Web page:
Back when Robert Rubin was in London overseeing Goldman Sachs’ gold trades, he figured out a very clever way to finance operations. He borrowed gold from central banks at 1% interest, virtually free money, and then sold that gold at market value, investing the revenue into US Treasuries, which during this time had interest rates between 6-12%. That may not seem like a big deal, but bear in mind that it is illegal for the Federal Reserve to sell its gold without congressional approval as its technically “our” gold. But a legal loophole allows them to swap and lease that gold, running on the assumption that the gold it leases will be returned. But therein lies the rub.

How do you sell something you have leased and must now return? Simple. As with any fungible commodity, you just buy it back. But in order to make it a profitable endeavor, it’s best if you buy it back at the same price that you sold it. So after selling the gold, Goldman Sachs hedged its bet by going long on the gold futures market, opting to repurchase the gold at a later date, at a predetermined price. This allowed Goldman to buy back the gold and return it to the central banks while making a big profit in process. All the while, the central banks never counted the gold as having left their books, as is the case with a lease. This created a “double booking” of gold, a situation where real gold was sold on the market, increasing supply, while the same amount was also being counted as if it were still in the central banks’ vaults. The illusion of more gold was created, which suppressed the price. Thus allowing the game to continue. The only problem was the limits of supply.

In order to understand what’s happening now and what the fraud really is, one must understand the Gold ETF market. Think back to a time when the dollar was still redeemable for gold. Each bank was required to keep a minimum amount of gold in reserve, a fraction of the paper money in supply. The concept worked on the assumption that not everyone will demand gold at any one time so it only needed a fraction of the wealth it claimed to possess. This allowed for banks to lend out and create out of thin air more paper money than gold it actually had. So long as confidence remained and there was no run on the banks, the system worked. Eventually, any pretense of having a commodity-backed currency was eliminated and the US switched to full fiat money. In truth, the gold-backed paper was fiat too. It just operated on the false notion that the paper could, theoretically, be redeemed for real gold and silver. But having a fractional reserve system makes that unsustainable in times of crisis, which is the only time people would want their gold. Getting off the gold standard ended the charade completely. But that’s currency. (more…)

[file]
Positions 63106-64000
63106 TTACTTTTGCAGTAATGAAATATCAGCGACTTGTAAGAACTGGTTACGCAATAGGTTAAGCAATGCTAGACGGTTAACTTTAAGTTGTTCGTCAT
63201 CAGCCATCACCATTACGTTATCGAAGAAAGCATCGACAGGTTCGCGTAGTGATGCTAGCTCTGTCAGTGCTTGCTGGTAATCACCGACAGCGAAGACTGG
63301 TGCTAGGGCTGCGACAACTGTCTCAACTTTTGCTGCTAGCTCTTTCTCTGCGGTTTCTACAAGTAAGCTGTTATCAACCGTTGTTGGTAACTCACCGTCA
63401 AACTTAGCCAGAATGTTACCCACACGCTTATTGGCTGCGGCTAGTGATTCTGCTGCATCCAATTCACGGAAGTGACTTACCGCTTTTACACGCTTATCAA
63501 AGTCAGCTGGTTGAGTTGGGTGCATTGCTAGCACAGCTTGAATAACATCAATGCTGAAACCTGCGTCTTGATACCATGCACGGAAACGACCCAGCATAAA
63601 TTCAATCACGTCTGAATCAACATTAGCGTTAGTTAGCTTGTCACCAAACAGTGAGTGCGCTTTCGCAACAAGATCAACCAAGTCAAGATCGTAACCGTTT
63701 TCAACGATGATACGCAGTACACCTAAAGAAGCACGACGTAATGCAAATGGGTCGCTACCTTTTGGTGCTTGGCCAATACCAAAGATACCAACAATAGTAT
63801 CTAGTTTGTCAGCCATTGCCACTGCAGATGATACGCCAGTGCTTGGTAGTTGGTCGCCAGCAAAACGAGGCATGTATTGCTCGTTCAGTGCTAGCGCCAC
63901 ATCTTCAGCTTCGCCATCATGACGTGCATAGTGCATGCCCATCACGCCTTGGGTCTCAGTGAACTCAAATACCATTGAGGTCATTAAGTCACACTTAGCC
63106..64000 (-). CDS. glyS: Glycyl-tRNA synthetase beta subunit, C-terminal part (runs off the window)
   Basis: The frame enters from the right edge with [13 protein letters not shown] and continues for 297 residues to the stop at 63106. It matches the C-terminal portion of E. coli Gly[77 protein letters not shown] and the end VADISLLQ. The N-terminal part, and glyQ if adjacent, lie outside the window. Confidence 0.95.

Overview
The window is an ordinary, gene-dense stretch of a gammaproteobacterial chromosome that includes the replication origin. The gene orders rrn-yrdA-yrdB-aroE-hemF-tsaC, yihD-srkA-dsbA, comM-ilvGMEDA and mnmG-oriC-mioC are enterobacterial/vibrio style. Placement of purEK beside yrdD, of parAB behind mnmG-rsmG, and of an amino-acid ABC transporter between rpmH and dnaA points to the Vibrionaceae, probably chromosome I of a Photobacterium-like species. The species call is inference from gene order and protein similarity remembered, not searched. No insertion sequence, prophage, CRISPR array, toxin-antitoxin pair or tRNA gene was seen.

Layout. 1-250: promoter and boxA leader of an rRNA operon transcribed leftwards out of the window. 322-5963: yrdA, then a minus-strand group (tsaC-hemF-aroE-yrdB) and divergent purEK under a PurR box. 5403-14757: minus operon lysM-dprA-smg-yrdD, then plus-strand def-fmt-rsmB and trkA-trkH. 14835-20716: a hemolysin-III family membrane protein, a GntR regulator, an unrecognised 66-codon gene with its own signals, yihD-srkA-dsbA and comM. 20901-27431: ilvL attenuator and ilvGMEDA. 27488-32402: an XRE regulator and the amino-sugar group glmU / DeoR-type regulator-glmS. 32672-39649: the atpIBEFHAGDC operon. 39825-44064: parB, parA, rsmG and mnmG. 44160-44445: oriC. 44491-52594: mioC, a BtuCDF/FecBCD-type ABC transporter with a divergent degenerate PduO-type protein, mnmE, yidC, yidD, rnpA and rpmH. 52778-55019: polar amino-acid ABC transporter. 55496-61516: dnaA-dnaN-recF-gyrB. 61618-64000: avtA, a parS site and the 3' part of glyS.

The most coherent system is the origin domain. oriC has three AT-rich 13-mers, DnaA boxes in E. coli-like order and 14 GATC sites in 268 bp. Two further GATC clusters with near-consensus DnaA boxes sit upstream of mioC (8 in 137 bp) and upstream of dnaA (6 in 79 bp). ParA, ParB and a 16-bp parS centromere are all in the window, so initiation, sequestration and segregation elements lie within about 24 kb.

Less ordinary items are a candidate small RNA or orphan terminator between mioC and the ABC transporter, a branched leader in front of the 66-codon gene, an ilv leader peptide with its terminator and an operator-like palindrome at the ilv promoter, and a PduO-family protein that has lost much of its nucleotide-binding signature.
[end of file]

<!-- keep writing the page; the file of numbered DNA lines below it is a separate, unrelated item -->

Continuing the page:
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I realize there was a shooting involved in this story… but it was a dog.  I see at least 3 cop cars and enough yellow tape to seal off a whole town.  However when my neighbor’s house was broken into while she was home and she was confronted by the burglars – who then went on to immediately try and break into my house while my wife and baby were home and then my other neighbor’s house who was also home – only one officer arrived (after 10 minutes, and they were long gone) and he interviewed only my neighbor for a few minutes but not my wife or other neighbor who saw the thieves.  What gives? Do you really need a forensics team on the killing of an animal?  Where were they in our neighborhood situation?  Not interested in tracking down witnesses of actual crimes… just rabid dogs?

Get your s*** together.

photo credit: Samuel Lippke